Postmodern Feminism is slightly complicated because it brings together many thoughts of idea. The first is that they believe that gender equality has been successfully achieved, while simultaneously castigating the feminist movement for making women frustrated and unhappy” (www.difference-feminism.com). They claim, however, that this has and is making women unhappy. This apparently is tricking women into achieving equality in the wrong manner. Instead of focusing on how to be equal, they are focused on manipulating and dominating men.
Butler (1990) argues that gender is not a quality of something we are but rather something we do. In other words, gender identities involve notions of: 1) performance (how we create our image) and 2) choice (women can choose to be masculine and feminine).
For post-feminists this “personal construction of femininity” often involves what they see as “reclaiming femininity” in the sense women can be both “feminine” (whatever that may mean) and able to pursue their education, career and so forth independently of men. To summarise, don’t try to be masculine to think that’s the only way to succeed, embrace femininity and you can succeed the same.
Criticisms of structural approaches
Garfinkel coined the term “cultural dope” which is his way of criticising the extent that structural approaches believe people are. He believes that people are active in their decision making and can reject norms, values and other cultures.
Social Action Theory Approaches
According to SAT’s identity is created to make sense of the world.
“Identities”, in this respect, are developed for two main reasons:
- Social – To succeed as a society, rules need to be made. Our identities bend to fit these rules. E.g. if society looks down on murder, you’re identity agrees that murder is wrong. However, interpretivists believe that our identity is fluid for two reasons 1) Society is mobile and changes and 2) There is more than one way to portray an identity and this changes from person to person.
- Personal – Goffman’s Dramaturgical approaches shows that in society its members are actors/ actresses. Depending on the audience and stage, so too does our identity. Out of the many different stages, it allows us to understand more about our identity; this becomes up. As Barnhart (1994) puts it: Interaction is viewed as a “performance, shaped by environment and audience, constructed to provide others with impressions” that match “the desired goals of the actor”. In Goffman’s words to “manage the impression others have of us”. This links with Cooley (1909) and his “Self Looking Glass” theory in which our actions change depending on how other’s interact with us. Their interactions provide us with knowledge about what they think of us.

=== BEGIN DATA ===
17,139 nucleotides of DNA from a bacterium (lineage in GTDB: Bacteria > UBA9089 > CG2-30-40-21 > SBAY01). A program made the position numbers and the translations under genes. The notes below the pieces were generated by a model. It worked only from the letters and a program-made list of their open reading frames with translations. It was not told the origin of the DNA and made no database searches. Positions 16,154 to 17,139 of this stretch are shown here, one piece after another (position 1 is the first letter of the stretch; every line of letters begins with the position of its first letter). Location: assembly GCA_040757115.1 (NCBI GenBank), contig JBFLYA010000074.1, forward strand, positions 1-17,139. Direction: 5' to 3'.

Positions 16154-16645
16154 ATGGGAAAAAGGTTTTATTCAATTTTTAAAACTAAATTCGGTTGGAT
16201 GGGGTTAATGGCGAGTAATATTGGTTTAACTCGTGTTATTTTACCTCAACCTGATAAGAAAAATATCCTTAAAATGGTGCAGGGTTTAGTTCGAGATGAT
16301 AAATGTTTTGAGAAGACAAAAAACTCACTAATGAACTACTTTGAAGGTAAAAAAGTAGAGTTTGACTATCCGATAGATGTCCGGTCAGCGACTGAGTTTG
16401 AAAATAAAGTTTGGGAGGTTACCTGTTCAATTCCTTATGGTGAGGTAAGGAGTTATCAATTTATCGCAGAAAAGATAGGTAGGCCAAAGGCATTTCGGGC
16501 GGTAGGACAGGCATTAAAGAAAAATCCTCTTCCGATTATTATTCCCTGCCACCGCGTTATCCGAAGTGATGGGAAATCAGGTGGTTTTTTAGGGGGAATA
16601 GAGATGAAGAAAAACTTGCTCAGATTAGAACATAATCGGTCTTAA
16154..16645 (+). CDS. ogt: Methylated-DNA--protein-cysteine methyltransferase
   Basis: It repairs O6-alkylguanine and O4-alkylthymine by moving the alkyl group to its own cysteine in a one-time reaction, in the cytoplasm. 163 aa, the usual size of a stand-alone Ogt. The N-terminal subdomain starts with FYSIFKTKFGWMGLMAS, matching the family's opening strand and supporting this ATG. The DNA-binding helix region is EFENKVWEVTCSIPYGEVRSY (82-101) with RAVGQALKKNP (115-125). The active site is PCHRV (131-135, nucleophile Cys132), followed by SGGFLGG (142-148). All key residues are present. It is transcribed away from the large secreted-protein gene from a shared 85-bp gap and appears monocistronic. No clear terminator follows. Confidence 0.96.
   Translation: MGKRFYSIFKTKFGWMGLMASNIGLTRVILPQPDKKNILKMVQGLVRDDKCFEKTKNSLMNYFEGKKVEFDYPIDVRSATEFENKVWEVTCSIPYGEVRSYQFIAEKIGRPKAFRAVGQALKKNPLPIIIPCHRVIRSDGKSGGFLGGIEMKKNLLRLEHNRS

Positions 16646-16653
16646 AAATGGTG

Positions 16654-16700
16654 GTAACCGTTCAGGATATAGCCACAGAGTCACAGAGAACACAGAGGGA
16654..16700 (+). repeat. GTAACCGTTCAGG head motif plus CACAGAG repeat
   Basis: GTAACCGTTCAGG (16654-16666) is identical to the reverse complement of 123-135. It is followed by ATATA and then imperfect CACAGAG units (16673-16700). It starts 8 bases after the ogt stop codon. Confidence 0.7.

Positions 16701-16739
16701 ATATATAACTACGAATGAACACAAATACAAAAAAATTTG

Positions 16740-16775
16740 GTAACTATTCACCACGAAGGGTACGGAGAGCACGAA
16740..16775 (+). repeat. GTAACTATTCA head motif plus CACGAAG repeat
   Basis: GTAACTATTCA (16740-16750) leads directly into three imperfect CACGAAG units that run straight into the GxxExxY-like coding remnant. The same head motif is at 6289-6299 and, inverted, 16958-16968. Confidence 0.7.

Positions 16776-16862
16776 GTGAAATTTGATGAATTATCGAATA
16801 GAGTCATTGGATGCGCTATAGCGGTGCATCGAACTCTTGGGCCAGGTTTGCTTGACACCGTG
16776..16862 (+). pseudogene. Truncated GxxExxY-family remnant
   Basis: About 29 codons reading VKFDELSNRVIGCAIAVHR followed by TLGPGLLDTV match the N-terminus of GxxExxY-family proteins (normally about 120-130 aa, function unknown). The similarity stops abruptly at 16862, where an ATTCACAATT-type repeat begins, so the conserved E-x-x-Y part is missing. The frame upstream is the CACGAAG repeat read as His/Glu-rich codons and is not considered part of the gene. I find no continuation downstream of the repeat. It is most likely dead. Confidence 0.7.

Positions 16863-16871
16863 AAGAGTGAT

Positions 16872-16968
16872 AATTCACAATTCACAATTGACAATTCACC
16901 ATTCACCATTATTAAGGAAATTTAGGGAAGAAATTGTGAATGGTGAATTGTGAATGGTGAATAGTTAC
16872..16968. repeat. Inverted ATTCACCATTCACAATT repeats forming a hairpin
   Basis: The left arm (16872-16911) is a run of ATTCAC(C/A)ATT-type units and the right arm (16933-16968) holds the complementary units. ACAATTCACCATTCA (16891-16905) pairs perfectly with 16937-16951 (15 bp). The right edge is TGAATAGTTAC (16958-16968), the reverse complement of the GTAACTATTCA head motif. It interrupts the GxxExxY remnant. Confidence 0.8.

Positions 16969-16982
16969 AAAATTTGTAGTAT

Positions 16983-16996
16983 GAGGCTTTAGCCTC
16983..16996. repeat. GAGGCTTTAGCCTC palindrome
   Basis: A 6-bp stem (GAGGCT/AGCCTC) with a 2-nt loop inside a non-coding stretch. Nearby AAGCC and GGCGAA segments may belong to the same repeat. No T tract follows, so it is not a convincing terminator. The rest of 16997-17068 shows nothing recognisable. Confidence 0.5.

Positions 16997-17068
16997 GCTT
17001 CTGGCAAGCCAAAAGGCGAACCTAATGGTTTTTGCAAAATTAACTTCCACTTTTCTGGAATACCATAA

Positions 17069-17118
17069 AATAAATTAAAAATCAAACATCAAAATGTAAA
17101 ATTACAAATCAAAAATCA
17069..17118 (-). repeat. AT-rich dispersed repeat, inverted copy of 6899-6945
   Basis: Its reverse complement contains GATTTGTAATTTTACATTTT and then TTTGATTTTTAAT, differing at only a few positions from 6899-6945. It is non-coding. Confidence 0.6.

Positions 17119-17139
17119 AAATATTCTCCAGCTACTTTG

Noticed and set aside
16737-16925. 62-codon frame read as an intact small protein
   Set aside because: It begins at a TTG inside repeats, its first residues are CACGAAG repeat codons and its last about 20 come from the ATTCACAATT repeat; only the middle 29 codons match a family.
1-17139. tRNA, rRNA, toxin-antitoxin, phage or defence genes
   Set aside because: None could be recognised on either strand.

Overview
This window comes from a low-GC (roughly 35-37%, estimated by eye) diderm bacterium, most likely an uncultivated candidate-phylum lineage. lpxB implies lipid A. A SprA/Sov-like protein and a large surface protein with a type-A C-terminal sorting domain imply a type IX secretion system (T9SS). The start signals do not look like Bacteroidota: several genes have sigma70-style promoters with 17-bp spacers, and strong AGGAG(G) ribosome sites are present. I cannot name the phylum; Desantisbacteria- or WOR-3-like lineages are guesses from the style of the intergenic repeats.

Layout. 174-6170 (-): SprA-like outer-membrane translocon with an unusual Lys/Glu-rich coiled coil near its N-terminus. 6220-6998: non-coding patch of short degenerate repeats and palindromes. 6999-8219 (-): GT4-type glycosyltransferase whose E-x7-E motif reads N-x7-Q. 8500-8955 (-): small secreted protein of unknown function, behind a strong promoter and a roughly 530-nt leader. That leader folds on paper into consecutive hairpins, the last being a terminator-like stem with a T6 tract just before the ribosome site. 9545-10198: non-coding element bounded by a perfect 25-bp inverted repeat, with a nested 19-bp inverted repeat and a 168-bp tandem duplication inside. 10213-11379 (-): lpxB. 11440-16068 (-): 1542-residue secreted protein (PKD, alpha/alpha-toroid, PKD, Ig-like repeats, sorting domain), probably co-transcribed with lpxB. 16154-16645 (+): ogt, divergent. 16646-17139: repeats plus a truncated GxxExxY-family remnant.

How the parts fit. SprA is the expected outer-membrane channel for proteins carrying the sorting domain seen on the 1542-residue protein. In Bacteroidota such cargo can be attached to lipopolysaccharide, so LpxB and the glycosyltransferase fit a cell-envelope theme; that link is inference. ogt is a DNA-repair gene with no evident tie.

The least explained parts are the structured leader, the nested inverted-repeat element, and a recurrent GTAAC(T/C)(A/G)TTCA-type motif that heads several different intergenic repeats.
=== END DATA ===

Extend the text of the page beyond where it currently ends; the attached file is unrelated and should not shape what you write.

There are two main steps to creating an identity according to SATs.
- Interpretation of our identity based on communication with others.
- Based on the above, we try new identities and this is called negotiation. The best fit basically becomes us.
Criticisms of Social Action Theory Approaches
- SAT focuses too much on individual control over a person’s identity and doesn’t explain the impact structural forces can have e.g. poverty turning a person to crime.
- Although there is some choice, there are also some fixed identities. How much a person can choose is subject to debate.
Bauman, Baudrillard and Lyotard all argue:
- Identity not imposed by structural forces and that we have a choice.
- Previously, this may have been the case. Now, these forces have become what is known as a metanarrative – these are now fluid and can change depending on situation and person.
- The current world is media-saturated and globalised. This allows individuals to pick and mix their identities creating hybrid or multi ones. This creates two core categories of identification.
- 1) Centralised identities – this is where there are some fixed parameters of identity which tend to be universal e.g. not to be a drug addict. This is mostly impacted by the media and other forms of communication. This is creating a fragmented society by creating two sources of primary identity e.g. a full-time shopper and a woman. 2) Decentralised identities – These are identities which can be more flexible and offer individuals choice e.g. adopting a new culture and actively becoming more British.
Criticisms of Postmodernism
- There is little evidence to support this idea.
- Most of the evidence cannot be measured as it is a social construct.